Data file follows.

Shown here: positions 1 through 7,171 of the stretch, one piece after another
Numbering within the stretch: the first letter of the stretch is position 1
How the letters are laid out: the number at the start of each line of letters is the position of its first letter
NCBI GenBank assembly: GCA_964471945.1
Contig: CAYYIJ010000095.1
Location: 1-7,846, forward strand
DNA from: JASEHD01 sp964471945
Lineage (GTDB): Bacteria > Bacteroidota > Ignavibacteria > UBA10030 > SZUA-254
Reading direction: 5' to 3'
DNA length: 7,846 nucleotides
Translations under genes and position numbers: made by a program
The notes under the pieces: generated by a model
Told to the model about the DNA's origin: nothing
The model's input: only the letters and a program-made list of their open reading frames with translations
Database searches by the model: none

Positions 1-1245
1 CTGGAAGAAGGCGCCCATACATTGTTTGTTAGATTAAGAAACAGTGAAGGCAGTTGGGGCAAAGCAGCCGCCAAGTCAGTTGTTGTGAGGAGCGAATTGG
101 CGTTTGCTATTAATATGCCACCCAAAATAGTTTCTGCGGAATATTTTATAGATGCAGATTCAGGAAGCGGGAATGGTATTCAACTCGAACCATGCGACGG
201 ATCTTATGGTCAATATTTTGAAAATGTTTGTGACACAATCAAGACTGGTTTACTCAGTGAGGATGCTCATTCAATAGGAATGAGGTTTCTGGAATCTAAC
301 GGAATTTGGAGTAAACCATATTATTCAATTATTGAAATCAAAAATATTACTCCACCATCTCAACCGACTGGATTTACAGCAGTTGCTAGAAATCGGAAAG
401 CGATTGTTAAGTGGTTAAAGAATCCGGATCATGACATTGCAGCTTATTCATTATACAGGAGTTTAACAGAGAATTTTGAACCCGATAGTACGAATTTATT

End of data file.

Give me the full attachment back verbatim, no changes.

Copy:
Shown here: positions 1 through 7,171 of the stretch, one piece after another
Numbering within the stretch: the first letter of the stretch is position 1
How the letters are laid out: the number at the start of each line of letters is the position of its first letter
NCBI GenBank assembly: GCA_964471945.1
Contig: CAYYIJ010000095.1
Location: 1-7,846, forward strand
DNA from: JASEHD01 sp964471945
Lineage (GTDB): Bacteria > Bacteroidota > Ignavibacteria > UBA10030 > SZUA-254
Reading direction: 5' to 3'
DNA length: 7,846 nucleotides
Translations under genes and position numbers: made by a program
The notes under the pieces: generated by a model
Told to the model about the DNA's origin: nothing
The model's input: only the letters and a program-made list of their open reading frames with translations
Database searches by the model: none

Positions 1-1245
1 CTGGAAGAAGGCGCCCATACATTGTTTGTTAGATTAAGAAACAGTGAAGGCAGTTGGGGCAAAGCAGCCGCCAAGTCAGTTGTTGTGAGGAGCGAATTGG
101 CGTTTGCTATTAATATGCCACCCAAAATAGTTTCTGCGGAATATTTTATAGATGCAGATTCAGGAAGCGGGAATGGTATTCAACTCGAACCATGCGACGG
201 ATCTTATGGTCAATATTTTGAAAATGTTTGTGACACAATCAAGACTGGTTTACTCAGTGAGGATGCTCATTCAATAGGAATGAGGTTTCTGGAATCTAAC
301 GGAATTTGGAGTAAACCATATTATTCAATTATTGAAATCAAAAATATTACTCCACCATCTCAACCGACTGGATTTACAGCAGTTGCTAGAAATCGGAAAG
401 CGATTGTTAAGTGGTTAAAGAATCCGGATCATGACATTGCAGCTTATTCATTATACAGGAGTTTAACAGAGAATTTTGAACCCGATAGTACGAATTTATT